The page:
Play Live Radio
Next Up:
0:00 0:00
Available On Air Stations

The CDC may soon drop its isolation guidance for people with COVID-19


The Centers for Disease Control and Prevention may soon drop its isolation guidance for people with COVID. Currently, people who test positive are supposed to stay home for at least five days to reduce the chances of spreading the virus to others. NPR's Pien Huang joins us now to talk more about what we know. Hi there.


SUMMERS: So change is in the air, it seems. What do we know about what the CDC is up to here?

HUANG: So the short answer is that we know a little bit. The planned change was described this morning in an article in The Washington Post. It was attributed to several unnamed CDC officials. And according to the article, the CDC plans to drop the current five-day isolation period for people who test positive for COVID. They plan to rely on symptoms instead. So if you don't have a fever, if your symptoms are mild, you can still go to school, and you can still go to work. These changes could be coming as soon as April. But so far, Juana, the CDC is not confirming the report. A spokesperson for the agency said they have, quote, "no updates to COVID guidelines to announce at this time." But it does follow what some states, California and Oregon specifically, have already done.

SUMMERS: OK, so I understand there's no announcement yet, but why might they be doing this? Talk about the science. Has the virus or what we understand about COVID - has that changed?

HUANG: It has not. Here's Jennifer Nuzzo from the Brown University School of Public Health.

JENNIFER NUZZO: So first of all, the science of COVID has not changed. In no way do we suddenly think that you are not likely to be contagious shorter than five days or even potentially after five days.

HUANG: So this would not be a move designed to stop COVID from spreading. It's more of an acknowledgment that COVID spreading is now less consequential than it used to be, at least from a public health perspective. This winter deaths and hospitalizations did go up, but they were nowhere near as high as they were in previous years. And in fact, the hospitals were mostly OK, not overwhelmed this virus season. So even though the science hasn't changed, if you test positive for COVID, you're probably contagious for a few days at least. Stopping the spread of COVID might not be as important as it used to be, at least when you look at some of the key pandemic metrics.

SUMMERS: OK, so I'm curious how much of a difference a change like this would actually make. And do we know if people have even been following that guidance that we've gotten used to?

HUANG: Well, the reality is that even testing is more expensive now, and it's harder to access than it used to be. So people may not even be testing to know that they have COVID, let alone be taking the steps to isolate for it. But Jessica Malaty Rivera - she's an epidemiologist and adviser to The de Beaumont Foundation. She says the public health advice should be guiding people and not the other way around.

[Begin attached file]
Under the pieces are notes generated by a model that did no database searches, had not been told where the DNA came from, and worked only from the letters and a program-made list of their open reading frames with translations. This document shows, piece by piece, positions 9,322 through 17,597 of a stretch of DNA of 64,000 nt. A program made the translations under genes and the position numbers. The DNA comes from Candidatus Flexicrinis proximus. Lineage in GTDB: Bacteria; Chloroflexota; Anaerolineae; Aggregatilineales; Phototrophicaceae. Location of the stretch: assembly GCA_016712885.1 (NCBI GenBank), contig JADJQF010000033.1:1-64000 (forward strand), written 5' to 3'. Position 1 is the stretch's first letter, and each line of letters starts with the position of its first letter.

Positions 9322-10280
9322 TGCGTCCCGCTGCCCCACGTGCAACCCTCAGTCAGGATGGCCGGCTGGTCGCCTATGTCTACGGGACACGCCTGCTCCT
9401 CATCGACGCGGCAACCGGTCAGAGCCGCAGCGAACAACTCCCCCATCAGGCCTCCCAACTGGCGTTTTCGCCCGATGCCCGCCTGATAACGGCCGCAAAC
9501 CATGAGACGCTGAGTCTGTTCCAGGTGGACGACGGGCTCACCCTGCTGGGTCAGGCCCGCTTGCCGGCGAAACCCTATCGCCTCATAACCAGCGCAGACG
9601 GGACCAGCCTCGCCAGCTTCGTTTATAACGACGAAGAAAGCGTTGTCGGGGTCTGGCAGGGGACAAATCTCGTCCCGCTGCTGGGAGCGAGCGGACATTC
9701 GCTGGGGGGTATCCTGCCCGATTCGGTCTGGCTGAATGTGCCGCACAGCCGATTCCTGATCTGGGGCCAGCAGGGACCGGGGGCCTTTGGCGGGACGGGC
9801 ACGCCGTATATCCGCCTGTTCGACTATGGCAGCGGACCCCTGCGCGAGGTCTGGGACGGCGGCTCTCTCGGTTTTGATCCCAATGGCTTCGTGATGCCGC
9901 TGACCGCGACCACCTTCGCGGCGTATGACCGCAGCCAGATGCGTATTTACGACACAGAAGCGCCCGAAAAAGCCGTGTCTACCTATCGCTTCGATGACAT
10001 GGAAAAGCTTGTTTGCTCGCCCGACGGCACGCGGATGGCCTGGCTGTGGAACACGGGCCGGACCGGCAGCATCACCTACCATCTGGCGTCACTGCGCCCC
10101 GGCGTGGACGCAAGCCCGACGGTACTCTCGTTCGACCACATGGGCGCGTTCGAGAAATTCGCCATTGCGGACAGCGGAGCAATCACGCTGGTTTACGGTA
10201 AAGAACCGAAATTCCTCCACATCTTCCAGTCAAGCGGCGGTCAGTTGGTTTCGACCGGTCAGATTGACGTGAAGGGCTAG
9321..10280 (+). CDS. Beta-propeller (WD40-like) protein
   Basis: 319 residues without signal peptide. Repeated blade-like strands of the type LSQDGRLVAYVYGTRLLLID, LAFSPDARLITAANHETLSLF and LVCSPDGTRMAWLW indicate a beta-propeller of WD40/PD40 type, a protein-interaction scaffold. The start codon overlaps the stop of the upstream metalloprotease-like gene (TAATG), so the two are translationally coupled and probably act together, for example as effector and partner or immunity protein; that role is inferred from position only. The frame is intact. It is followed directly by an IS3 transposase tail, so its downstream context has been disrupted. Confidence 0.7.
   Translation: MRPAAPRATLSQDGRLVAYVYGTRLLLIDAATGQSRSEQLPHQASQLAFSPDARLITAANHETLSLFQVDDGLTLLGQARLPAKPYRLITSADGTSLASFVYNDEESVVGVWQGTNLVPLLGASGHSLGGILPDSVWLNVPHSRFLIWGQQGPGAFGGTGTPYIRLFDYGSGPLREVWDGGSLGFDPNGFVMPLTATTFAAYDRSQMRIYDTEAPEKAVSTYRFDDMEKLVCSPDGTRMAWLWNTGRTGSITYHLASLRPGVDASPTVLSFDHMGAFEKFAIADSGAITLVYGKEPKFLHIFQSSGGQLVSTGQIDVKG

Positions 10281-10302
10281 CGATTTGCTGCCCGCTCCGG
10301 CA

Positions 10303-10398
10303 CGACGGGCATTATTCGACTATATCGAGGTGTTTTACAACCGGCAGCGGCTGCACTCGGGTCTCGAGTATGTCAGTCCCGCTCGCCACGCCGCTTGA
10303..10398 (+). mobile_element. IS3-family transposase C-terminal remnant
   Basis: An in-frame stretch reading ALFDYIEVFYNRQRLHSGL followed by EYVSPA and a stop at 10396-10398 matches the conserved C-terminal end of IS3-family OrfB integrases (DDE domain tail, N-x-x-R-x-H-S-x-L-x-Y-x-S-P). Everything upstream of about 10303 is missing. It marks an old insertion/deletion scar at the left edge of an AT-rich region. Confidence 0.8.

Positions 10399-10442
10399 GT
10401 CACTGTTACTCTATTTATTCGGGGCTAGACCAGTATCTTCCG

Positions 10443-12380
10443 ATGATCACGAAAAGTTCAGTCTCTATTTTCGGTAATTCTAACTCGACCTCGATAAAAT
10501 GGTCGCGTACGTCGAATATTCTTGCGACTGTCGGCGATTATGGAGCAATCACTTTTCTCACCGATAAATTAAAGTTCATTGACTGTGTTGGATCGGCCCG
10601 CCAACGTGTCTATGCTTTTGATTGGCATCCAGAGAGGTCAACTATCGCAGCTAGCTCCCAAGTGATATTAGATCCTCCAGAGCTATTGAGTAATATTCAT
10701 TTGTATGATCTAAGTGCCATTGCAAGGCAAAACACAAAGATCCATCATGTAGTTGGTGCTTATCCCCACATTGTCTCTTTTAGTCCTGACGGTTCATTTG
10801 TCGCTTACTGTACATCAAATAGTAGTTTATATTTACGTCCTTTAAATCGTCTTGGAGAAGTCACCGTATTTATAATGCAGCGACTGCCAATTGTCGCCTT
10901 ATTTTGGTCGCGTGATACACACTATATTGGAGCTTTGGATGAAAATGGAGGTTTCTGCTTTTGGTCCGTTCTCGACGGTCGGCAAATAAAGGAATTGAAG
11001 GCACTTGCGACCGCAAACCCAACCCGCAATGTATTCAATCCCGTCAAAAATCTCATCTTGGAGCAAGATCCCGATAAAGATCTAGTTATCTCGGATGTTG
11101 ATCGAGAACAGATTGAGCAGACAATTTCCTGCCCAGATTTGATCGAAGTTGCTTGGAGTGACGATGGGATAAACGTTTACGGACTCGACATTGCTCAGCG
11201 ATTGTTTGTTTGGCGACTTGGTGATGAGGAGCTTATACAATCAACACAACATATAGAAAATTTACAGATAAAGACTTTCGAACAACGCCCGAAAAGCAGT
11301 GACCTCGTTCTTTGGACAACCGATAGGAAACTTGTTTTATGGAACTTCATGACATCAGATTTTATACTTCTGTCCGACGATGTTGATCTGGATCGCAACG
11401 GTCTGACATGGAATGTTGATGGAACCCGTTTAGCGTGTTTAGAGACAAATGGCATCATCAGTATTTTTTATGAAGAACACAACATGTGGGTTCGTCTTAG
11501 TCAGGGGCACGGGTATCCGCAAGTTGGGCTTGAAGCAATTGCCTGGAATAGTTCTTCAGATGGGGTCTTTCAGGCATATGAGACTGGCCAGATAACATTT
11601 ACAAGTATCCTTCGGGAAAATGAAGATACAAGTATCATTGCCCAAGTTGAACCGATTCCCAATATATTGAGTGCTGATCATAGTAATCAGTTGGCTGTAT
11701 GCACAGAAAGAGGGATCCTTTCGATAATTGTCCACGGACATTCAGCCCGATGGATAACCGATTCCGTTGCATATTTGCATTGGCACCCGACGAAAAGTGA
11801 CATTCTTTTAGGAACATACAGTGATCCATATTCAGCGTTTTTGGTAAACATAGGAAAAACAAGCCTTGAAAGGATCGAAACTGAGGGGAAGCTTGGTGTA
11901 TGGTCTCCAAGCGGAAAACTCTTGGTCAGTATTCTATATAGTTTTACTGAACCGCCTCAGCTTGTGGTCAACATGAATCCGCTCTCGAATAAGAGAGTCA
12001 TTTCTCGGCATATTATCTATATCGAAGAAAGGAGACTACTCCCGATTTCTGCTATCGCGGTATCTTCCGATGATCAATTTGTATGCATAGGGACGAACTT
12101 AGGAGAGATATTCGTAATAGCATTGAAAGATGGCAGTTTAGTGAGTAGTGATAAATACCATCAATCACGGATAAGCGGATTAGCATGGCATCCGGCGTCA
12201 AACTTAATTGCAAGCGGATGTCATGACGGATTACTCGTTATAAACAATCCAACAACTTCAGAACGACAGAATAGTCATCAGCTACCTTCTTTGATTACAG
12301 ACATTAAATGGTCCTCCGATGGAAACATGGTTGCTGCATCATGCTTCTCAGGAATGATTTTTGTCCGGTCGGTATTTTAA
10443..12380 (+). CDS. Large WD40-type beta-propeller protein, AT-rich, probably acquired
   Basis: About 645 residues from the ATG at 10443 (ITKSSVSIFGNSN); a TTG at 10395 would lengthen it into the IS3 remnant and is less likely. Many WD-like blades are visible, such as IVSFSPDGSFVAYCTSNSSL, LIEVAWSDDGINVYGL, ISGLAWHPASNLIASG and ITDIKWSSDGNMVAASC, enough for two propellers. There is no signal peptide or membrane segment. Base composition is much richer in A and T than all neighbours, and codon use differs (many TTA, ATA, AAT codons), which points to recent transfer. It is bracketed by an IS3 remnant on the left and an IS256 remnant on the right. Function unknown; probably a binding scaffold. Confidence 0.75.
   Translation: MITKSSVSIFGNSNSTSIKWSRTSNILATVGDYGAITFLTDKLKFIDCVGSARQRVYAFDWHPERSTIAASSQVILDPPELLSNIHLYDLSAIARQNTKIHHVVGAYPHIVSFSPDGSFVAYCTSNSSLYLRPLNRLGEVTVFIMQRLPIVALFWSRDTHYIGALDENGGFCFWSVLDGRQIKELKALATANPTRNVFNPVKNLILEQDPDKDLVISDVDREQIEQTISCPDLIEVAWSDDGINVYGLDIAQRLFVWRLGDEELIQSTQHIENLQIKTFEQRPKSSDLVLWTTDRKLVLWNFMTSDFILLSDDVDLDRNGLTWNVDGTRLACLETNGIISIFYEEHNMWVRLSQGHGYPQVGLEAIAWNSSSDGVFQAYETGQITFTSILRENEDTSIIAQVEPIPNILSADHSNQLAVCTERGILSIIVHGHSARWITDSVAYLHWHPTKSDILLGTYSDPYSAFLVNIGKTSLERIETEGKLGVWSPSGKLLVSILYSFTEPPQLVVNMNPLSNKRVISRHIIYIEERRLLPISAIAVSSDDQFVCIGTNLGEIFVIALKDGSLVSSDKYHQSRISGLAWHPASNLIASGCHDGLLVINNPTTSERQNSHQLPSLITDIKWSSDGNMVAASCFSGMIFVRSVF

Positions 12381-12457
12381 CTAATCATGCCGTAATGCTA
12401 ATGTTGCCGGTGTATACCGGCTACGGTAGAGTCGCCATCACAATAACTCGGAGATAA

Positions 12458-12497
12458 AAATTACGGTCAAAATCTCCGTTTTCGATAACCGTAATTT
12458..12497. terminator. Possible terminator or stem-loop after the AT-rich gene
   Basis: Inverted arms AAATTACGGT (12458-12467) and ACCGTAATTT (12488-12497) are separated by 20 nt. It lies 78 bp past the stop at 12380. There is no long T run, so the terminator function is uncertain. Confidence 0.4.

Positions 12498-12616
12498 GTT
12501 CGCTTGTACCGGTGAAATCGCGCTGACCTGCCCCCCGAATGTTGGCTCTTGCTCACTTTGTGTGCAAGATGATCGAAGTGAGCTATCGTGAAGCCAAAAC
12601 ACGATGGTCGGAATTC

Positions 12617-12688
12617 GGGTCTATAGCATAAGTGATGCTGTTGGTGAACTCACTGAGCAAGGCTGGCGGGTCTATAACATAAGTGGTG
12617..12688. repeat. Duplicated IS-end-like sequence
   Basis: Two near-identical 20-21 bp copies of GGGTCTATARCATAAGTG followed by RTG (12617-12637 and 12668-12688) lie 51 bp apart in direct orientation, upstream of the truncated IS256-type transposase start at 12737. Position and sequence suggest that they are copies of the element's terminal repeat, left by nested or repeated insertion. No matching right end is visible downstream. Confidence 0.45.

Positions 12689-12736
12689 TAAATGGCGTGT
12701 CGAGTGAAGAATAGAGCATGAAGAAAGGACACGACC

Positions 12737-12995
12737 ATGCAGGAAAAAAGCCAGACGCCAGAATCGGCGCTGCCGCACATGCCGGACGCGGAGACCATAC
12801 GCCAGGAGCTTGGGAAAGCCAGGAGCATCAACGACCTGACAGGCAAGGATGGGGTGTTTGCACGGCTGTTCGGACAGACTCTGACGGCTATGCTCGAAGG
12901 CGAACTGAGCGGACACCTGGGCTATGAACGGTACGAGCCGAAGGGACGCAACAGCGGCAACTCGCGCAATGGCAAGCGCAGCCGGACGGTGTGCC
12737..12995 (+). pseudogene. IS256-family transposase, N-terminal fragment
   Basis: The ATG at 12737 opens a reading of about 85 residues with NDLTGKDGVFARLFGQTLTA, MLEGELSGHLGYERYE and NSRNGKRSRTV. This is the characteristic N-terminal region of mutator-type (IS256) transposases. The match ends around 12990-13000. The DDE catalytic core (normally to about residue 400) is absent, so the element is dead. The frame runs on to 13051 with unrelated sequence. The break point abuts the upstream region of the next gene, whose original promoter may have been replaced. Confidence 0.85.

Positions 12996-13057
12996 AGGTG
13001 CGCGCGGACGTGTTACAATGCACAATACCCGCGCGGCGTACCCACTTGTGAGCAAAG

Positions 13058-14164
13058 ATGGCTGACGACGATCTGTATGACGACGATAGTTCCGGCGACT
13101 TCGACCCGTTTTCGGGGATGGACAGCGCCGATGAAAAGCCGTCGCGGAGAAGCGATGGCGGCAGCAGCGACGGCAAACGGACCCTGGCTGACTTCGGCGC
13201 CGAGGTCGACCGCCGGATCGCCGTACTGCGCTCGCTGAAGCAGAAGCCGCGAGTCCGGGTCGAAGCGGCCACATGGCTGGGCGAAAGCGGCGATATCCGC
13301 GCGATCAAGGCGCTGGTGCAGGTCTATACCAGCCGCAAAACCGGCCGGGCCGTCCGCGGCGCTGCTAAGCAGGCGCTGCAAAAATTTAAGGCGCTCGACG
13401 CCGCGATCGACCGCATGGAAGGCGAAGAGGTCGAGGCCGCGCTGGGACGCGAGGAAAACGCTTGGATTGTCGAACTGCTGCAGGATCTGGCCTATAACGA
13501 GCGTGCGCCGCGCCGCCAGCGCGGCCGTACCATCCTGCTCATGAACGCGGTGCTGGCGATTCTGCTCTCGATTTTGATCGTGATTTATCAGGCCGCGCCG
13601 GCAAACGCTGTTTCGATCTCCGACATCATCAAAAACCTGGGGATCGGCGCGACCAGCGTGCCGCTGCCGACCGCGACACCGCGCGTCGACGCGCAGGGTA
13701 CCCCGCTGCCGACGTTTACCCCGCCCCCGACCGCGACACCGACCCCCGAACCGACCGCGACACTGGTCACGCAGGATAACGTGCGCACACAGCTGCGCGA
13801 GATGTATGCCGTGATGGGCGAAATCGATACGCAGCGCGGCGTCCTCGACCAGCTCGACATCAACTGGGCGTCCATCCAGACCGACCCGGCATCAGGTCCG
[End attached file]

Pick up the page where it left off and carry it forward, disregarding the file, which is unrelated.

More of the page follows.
JESSICA MALATY RIVERA: It's like saying, well, people aren't really wearing their seat belts, so I guess we can say seat belts don't matter. That kind of defeats the purpose of providing evidence-based information. That's still the responsibility of public health to do that.

HUANG: And a change in CDC guidance could make a big difference, for instance, in workplace policies. So if the CDC stops recommending people stay home for a week with COVID, workers might be forced to go into work a little sick. They might spread the virus to others. And for those that are very young, old, immune-compromised or people who have other medical conditions, it just makes it that much harder for them to stay healthy.

SUMMERS: Right. I mean, listening to you, this all makes it sound like the CDC is going to be treating COVID more like the flu.

HUANG: Yeah, that's the way that it's going, but some health experts really wonder if that's the right model. Like, maybe instead of going with that status quo, we could pull our response to flu and other respiratory viruses more in the direction of COVID. So they say that we saw during COVID that with a little bit more effort, maybe masks and consideration for other people, we could just be doing a lot better in protecting people from these viruses.

SUMMERS: NPR's Pien Huang. Thank you, as always.

HUANG: You're welcome. Transcript provided by NPR, Copyright NPR.

NPR transcripts are created on a rush deadline by an NPR contractor. This text may not be in its final form and may be updated or revised in the future. Accuracy and availability may vary. The authoritative record of NPR’s programming is the audio record.

Pien Huang is a health reporter on the Science desk. She was NPR's first Reflect America Fellow, working with shows, desks and podcasts to bring more diverse voices to air and online.